Malcolm Macleod, who helped develop these best practices, tells The Scientist how the new guidelines for manuscript publishing seek to support a push for transparent and thorough sharing of methods and data.
The issue’s guest editors resign after falling out with the publisher over the management of papers, including a rejected manuscript on ivermectin, that were submitted for a special issue on drug repurposing for COVID-19.
The microbiome-testing company made misleading claims about its prospects and about its business strategy, which allegedly relied on fooling doctors into ordering unnecessary tests, according to the US government.
Current reporting about the contribution of genetic variations to a person’s risk of disease is often incomplete and hard to interpret, according to the authors of a set of best practices for presenting such information.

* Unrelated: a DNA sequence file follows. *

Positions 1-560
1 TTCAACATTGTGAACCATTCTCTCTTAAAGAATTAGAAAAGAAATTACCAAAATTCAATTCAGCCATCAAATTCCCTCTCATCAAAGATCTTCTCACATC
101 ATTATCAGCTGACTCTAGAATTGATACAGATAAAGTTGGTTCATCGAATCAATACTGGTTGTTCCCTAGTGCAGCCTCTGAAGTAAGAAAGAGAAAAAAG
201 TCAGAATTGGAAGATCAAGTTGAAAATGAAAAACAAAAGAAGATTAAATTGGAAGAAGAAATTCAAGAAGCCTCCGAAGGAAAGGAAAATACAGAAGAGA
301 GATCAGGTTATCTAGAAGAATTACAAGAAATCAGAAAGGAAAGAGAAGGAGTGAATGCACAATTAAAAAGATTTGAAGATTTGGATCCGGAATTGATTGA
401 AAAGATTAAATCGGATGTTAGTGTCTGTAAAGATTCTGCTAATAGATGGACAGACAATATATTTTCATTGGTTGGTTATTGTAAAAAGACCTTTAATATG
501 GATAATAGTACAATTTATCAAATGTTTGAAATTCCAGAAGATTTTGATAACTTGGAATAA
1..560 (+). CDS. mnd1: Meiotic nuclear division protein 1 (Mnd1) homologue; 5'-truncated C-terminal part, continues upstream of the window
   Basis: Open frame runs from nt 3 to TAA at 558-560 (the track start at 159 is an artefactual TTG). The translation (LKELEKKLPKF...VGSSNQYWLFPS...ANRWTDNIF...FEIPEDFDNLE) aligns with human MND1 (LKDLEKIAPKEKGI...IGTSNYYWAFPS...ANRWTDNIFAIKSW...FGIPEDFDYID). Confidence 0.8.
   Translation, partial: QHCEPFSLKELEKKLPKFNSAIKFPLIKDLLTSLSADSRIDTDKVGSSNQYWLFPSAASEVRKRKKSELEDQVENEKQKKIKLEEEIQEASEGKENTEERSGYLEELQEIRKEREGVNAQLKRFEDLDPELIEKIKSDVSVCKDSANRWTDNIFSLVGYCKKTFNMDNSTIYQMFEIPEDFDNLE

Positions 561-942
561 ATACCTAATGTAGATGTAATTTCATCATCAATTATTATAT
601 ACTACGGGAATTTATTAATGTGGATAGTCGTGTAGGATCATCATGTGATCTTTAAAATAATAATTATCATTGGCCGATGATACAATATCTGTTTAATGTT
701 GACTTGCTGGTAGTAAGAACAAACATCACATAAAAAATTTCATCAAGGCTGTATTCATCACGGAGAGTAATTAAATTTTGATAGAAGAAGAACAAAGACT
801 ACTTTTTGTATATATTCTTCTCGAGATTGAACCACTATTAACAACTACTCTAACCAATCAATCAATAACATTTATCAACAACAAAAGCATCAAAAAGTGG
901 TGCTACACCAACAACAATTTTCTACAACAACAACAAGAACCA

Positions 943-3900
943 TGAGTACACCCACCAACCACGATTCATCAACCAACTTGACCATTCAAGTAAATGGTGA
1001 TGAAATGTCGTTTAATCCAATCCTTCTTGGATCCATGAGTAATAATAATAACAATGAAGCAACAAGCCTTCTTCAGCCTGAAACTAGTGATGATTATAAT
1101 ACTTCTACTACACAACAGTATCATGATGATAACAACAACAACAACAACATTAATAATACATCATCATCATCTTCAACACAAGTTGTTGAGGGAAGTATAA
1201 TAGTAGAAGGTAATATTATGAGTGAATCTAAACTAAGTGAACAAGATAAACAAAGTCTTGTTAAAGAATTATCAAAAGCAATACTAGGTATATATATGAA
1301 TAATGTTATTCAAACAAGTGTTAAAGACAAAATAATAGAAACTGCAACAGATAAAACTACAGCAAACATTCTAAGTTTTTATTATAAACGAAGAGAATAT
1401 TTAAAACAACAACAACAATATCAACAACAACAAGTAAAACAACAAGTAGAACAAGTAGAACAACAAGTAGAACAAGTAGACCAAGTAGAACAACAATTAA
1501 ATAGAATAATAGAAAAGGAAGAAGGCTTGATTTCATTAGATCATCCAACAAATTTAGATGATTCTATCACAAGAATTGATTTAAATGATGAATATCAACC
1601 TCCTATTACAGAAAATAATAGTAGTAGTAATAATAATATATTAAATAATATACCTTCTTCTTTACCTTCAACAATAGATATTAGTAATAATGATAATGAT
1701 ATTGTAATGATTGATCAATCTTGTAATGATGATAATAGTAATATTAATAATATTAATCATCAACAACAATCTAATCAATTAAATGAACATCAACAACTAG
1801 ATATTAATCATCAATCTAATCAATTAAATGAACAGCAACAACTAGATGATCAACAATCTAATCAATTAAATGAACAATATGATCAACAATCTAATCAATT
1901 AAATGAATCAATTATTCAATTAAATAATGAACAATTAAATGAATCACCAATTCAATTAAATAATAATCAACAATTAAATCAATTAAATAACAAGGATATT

The company behind a now-discredited study on hydroxychloroquine also posted a report that has been cited by Latin American governments recommending ivermectin as a possible coronavirus treatment. Clinicians there say the effects have been extremely damaging.
The company had helped develop a tool to aid decision-making in distributing limited medical equipment among coronavirus patients, but two high-profile retractions call into question the validity of Surgisphere’s work in toto.